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The PhD in Social Welfare prepares students for work as faculty members, researchers and leaders in social work or criminal justice. Faculty expertise and course curriculum reflect a number of substantive areas within social welfare.

Program Type


Program Format

On Campus

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UWM’s Social Welfare PhD

The goals and objectives of the PhD program reflect the school’s concern with urban social problems, social and economic equity and well-being, cultural diversity, and the empowerment of individuals, families, organizations and communities to effect change.

PhD Areas of Faculty Focus

  • Applied Gerontology
  • Child and Family Welfare
  • Criminal Justice & Criminology
  • Health and Behavioral Health
  • Mental Health
  • Resilience and Well-Being Across the Lifespan

My choice to come to UWM’s doctoral program was validated ten times over. The faculty’s commitment to my transition from a student to a scholar continuously impressed me and energized me to aspire to great things.

Laura Voith, PhDAssociate Professor, Case Western Reserve University

The Helen Bader School of Social Welfare includes the Social Work Department and Department of Criminal Justice & Criminology. Our PhD program includes faculty from both departments and serves students interested in either social work or criminal justice.

We also offer Joint MSW/PhD and Joint MSCJC/PhD options through which students can earn the Master of Social Work or MS in Criminal Justice and Criminology as well as the PhD in Social Welfare. Students may apply for either full-time or part-time study.

Study at a Top-Tier Research University

The University of Wisconsin-Milwaukee is ranked as a “highest research activity” campus by the Carnegie Classification of Institutions of Higher Education. This ranking, often referred to as R1, was earned by only 146 out of nearly 4,000 U.S. colleges and universities nationwide in 2022.

Extramural funding at the school is close to $8 million annually; the school brings in the most research dollars among professional schools at UW-Milwaukee.

Build Relationships With Faculty

Our program is small and close-knit, and we strive to maximize opportunities for students to build learning relationships with faculty. Students benefit from accessible faculty and are vital contributors to faculty research.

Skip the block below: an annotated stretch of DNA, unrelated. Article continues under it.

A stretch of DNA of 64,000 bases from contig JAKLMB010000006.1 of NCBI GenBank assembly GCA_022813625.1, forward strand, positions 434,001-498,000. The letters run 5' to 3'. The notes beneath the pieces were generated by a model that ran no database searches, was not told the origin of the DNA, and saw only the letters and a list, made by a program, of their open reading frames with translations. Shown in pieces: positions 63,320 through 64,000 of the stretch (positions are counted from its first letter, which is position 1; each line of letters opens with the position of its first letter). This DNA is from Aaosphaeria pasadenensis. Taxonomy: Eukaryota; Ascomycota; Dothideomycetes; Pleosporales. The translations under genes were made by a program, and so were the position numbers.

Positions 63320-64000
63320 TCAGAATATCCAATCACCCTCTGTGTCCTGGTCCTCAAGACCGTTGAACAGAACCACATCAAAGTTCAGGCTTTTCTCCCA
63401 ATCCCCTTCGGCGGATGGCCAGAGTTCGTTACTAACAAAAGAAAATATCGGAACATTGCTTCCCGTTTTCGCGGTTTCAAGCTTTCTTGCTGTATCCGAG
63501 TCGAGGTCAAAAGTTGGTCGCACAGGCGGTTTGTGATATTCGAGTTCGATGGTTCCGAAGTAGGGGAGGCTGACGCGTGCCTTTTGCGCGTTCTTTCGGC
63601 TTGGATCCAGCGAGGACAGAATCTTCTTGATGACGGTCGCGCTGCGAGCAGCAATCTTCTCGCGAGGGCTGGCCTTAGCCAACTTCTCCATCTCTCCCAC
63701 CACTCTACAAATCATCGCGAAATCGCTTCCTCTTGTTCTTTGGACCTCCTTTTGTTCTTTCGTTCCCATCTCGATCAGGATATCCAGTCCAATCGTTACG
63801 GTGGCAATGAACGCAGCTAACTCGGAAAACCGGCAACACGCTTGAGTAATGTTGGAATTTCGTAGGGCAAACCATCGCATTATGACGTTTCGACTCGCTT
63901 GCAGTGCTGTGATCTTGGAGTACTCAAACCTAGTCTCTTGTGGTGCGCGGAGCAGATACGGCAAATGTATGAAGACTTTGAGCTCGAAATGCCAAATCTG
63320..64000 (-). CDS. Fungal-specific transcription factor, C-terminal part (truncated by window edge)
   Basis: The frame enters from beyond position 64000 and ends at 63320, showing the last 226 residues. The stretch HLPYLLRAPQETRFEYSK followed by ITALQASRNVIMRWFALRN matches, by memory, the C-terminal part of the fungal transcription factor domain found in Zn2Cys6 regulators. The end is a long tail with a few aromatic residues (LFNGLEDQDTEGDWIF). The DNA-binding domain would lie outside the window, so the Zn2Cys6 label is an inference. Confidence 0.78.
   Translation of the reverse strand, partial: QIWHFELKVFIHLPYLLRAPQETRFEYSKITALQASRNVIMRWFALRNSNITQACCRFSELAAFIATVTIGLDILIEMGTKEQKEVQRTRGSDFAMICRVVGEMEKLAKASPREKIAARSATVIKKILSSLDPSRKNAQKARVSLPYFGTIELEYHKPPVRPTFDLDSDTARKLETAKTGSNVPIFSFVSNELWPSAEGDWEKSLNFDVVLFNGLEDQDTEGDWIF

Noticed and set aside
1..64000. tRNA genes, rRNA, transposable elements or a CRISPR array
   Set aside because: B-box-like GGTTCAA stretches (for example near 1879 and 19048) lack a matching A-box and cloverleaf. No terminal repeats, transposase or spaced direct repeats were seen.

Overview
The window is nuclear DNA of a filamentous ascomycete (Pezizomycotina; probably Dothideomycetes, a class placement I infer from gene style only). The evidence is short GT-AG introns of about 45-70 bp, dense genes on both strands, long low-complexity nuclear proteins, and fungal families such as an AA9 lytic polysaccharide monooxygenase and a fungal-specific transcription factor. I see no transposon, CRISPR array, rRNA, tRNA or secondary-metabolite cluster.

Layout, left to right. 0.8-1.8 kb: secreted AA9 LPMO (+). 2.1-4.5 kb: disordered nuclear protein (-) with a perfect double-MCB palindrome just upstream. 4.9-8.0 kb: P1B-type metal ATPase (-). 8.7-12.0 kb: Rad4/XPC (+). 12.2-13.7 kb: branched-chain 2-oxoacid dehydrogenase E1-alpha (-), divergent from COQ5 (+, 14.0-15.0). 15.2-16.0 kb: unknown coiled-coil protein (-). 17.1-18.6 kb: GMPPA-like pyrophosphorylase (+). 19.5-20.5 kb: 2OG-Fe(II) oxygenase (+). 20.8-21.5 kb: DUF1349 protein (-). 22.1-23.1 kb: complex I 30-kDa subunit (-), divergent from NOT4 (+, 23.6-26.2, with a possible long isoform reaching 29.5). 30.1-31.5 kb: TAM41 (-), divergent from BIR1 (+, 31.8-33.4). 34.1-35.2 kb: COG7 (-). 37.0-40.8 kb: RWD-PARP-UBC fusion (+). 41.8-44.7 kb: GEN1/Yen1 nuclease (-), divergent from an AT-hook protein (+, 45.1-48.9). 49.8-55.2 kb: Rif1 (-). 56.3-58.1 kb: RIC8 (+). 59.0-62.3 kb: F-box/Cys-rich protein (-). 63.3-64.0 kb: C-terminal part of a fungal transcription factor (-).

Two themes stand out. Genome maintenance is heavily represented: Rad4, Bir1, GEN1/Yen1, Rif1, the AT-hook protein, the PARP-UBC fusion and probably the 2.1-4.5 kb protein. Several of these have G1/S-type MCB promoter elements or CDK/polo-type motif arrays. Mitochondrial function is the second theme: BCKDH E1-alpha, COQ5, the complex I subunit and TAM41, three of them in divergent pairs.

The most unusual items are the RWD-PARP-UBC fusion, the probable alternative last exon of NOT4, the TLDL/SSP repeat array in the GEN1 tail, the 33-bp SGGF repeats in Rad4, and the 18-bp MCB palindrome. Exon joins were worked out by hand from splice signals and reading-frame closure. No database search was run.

Follow in Our Graduates’ Footsteps

Our graduates have launched diverse and successful careers as faculty, post-doctoral scholars, research scientists and program directors.

In consultation with the major professor and as soon as possible after admission, each student designs a program of study to gain the knowledge and skills appropriate to their educational goals.

Students with master’s degrees in fields related to criminal justice and criminology or social work at the time of admission may be required to take up to 12 credits of master’s level coursework in order to ensure their familiarity with core concepts and perspectives in the social welfare knowledge base. The course(s) required will be determined on a case-by-case basis by the doctoral program committee in consultation with the student and their advisor.

A minimum degree of 42 graduate credits beyond the master’s degree are required, at least 36 of which must be earned in residence at UWM.

The program’s classroom curriculum uses a variety of approaches to convey content, including the following:

  • One required foundation course in the philosophy of science (SOC WRK 901).
  • Three specialization seminars:
    • SOC WRK 932: Theory and Research on Behavioral Health Theory. This seminar focuses on behavioral health, and allows students to explore theoretical frameworks, including theories of change, for their research areas.
    • CRM JST 970: Special Topics in Criminal Justice.
      This seminar focuses on theory; specifically, how researchers and scholars develop theories, and subsequently, how to apply criminological theory to criminal justice policy and practice.
    • SOC WRK 791: Special Topics in Social Work.
      This seminar focuses on social work theory, particularly related to human development and functioning, and how to develop and apply theory to research.
  • Three research methods courses, including two courses covering foundational quantitative and qualitative methods, respectively. The third methods course explores systematic reviews and meta-analysis, providing strong training for the dissertation process.
  • Three standard classes on applied statistics, including two courses that represent core training in doctoral level statistical analysis. The remaining course exposes students to advanced statistical methods of their choosing, (e.g., spatial analysis, structural equation modeling, big data, and others).    
  • Three proseminars that cover specialized content relevant to research and teaching. These include a course in post-secondary teaching methods (SOCIOL 794) and two courses within the school on research ethics and grant writing (SOC WRK 991).